With the number of open-plan offices constructed in recent times increasing, living dividers have become quite the trend. The benefits of using plants to divide rooms into smaller, more workable spaces varies depending on which species are planted and how. Likely benefits may include improved air quality, better aesthetic impact, reduced noise pollution, more privacy and generally less distraction for those people working within that space. Who hasn’t felt the frustration of trying to meet a deadline whilst colleagues are chatting about their weekend around the photocopier near your desk? The careful placement of indoor plants can help create more content workers and hence prosperous office spaces.
A simple living divider can be created using small plants in pots on a shelving unit or similar. However, more screening will be provided by using shrub-or tree like species with broad, strappy foliage from head to toe in large planters. Members of the Dracaena genus (Corn Plants) possess strappy foliage excellent for screening indoors, e.g. D. marginata, D. deremensis ‘Janet Craig’, D. fragrans ‘Massangeana’. The foliage of D. reflexa ‘Variegata’ (Variegated Song of India) will stay dense to the base if this plant is grown with enough light, as will Schefflera arboricola (Dwarf Umbrella Tree) and Fatsia japonica (Aralia). Choosing plants with glossy, light reflecting leaves rather than matt, light absorbing leaves will help to keep space light-filled if necessary, e.g. Ficus elastica (Rubber Plant), as will the selection of variegated species. For narrow spaces, choose a slender species such as F. benjamina (Weeping Fig). If you have a little more room to fill out, perhaps consider F. binnendijkii (Sabre Ficus) or even Monstera deliciosa (Swiss Cheese Plant).
Trailing species have traditionally been suspended in rooms in hanging baskets. These days, more advanced methods are being employed to suspend plants in this manner, using light-weight planters fixed above pergola/arbour-like structures. This approach can save valuable floor space usually taken up by bulky planters. With its long, grassy leaves, Chlorophytum comosum (Spider Plant) is an excellent trailing plant. Cultivars are available in green or striped yellow or white, e.g. C. comosum ‘Variegatum’. Other trailing species of note include Epipremnum aureum (Devil’s Ivy) and Tradescantia fluminensis, e.g. ’Variegata’, ‘Aurea’ or perhaps T. zebrina (Silver Inch Plant). Pelargonium peltatum (Ivy Geraniums) can grow to a length of two metres and provide some indoor colour. Alternatively a curtain of Tillandsia useniodes (Spanish Moss) suspended from overhead planters would definitely create the wow factor.
A more effective all-year round indoor screener can be achieved by selecting evergreen, climbing species planted into a planter. To get the most effective coverage with this approach, it is necessary to understand how the selected species climbs so as to construct the right trellis/support structure into that planter. Self-clinging climbers using adhesive-suckers or aerial roots to climb such Ficus pumila (Climbing Fig) and Hedera helix (English Ivy) require no support when grown directly on a building’s wall. However, they will need support if wishing to grow them indoors as a living divider away from a wall. Twining plants (vines) such as Philodendron scandens* (Heart-leafed Philodendron) require a single vertical support, i.e. wire rope, to allow their growing tips to spiral around, although they may prefer moss sticks. Leaf-stem and leaf climbers require a grid-like or reticular structure around which their leaf stems or other attaching structures can coil, e.g. members of the Cissus genus, including Cissus antartica (Kangaroo Vine), C. rhombifolia (Grape Ivy) or the striking C. discolour (Rex Begonia Vine). Scrambling plants require multiple horizontal supports (wires) on which their epidermal outgrowths such as bristle, hook-like thorns and prickles can hook.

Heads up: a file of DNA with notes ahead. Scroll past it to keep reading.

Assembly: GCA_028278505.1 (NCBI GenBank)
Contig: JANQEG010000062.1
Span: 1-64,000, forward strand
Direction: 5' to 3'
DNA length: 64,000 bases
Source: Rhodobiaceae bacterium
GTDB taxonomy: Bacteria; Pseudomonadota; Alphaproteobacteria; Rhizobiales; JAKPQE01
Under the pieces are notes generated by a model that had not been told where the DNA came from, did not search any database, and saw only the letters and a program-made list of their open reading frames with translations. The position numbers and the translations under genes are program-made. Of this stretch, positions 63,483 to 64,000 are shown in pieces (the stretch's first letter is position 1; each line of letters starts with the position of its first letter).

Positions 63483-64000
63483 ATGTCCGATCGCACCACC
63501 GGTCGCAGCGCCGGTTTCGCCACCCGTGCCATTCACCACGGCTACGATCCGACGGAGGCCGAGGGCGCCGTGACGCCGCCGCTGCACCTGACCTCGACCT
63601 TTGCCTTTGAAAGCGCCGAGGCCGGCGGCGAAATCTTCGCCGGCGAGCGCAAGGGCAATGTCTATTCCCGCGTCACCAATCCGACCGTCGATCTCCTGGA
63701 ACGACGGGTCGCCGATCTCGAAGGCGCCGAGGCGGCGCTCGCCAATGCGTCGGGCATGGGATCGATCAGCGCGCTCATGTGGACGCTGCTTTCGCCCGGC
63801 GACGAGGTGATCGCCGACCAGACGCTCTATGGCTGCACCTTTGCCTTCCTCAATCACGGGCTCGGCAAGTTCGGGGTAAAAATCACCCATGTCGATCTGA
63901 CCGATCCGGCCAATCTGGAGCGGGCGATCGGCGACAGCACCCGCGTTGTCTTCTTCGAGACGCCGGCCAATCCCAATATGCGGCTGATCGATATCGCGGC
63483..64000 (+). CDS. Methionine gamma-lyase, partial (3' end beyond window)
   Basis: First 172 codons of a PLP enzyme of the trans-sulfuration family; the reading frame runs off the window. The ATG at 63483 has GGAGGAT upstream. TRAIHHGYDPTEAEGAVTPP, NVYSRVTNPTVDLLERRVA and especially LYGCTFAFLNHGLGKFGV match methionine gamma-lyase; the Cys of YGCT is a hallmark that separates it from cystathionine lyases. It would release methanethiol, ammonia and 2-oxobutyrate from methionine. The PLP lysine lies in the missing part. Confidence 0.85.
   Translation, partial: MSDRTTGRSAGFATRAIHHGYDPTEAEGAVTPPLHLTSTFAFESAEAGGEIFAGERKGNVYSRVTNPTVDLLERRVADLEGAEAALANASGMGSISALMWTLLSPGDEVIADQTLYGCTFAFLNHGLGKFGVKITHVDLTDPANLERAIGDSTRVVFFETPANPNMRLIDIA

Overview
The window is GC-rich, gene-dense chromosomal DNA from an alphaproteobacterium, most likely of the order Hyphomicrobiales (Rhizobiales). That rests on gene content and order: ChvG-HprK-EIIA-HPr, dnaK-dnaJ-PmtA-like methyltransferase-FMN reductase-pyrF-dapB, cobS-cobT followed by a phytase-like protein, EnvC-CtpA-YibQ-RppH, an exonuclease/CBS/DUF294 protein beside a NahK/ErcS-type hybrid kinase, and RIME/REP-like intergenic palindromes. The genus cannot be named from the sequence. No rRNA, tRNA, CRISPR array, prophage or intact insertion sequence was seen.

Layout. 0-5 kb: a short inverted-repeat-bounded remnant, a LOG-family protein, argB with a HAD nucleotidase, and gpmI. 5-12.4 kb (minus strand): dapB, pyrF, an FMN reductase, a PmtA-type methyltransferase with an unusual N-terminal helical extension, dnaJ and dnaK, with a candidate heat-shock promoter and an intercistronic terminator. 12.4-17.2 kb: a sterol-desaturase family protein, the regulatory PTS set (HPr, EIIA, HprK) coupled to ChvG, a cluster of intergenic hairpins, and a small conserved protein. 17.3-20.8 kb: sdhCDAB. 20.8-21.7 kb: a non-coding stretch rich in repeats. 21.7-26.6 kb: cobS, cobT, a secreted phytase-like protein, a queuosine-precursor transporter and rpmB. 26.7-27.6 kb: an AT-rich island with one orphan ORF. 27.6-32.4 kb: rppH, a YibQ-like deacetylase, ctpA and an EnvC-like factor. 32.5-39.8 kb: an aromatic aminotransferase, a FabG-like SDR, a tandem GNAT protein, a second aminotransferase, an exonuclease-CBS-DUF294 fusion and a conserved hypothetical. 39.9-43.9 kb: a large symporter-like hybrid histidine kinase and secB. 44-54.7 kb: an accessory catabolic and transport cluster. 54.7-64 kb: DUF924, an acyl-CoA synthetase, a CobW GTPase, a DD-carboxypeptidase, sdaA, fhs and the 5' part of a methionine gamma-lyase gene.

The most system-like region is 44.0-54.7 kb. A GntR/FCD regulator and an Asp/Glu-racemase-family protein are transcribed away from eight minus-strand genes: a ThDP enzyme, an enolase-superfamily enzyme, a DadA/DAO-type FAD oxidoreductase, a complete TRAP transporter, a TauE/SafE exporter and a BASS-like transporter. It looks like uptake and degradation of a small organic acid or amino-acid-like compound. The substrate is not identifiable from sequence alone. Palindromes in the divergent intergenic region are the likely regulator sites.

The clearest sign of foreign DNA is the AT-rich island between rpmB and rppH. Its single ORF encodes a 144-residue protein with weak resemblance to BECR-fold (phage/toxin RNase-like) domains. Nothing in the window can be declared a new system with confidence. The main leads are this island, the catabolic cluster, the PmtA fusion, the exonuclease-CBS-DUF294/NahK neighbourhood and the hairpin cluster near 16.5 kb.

Indoor ‘green’ or ‘living’ walls are felt-based or pot-based systems with a drainage basin underneath, and are now available as mobile units. Epiphytic or lithophytic plants are generally selected in these walls given their ability to grow in very limited substrate depths. Commonly used green wall plants in Australia include Aeschynanthus longicaulis (Lipstick Plant), Anthurium ‘Dakota’, Chirita sinenis, Davallia spp. (Hares-foot Ferns), Humata tyermanii (White Rabbit’s Foot Fern), Peperomia enervis, Philodendron ‘Atom’ and ‘Super Atom’, Philodendron scandens (Heart-leaf Philodendron), Pyrrosia lingua (Japanese Felt Fern) and Spathiphyllum ‘Petite’. To change plants regularly for interest, use an interchangeable pot-based system.
Research into the benefits of urban greenery is increasingly showing the importance of ‘green’ micro-breaks can have in helping to restore one’s attention to a task at hand (Reference 1).Living dividers could be used to create more quiet reading and working spaces not only within offices but also educational institutions and libraries. Increasing the mobility of trellis planters and green walls may provide more flexibility to change the dynamics of these spaces to allow for them to be used to meet different needs at different times. The availability locally of a greater range of plants with foliage and colour interest capable of being grown in these often dry, low-light indoor conditions could spur this development.
Gabrielle Stannus (MAIH)
IPA member| IPA Executive Board member
* Strictly speaking, Philodendron scandens is a synonym for Philodendron hederaceum var. oxycardium but is still commonly used in the nursery industry
This article appeared in Hort Journal Magazine Feb 2018 issue www.
- Lee, KE, Williams, KJH, Sargent, LD, Williams, NSG & Johnson, KA 2015, ‘40-second green roof views sustain attention: The role of micro-breaks in attention restoration’, Journal of Environmental Psychology, vol. 42, pp. 182-189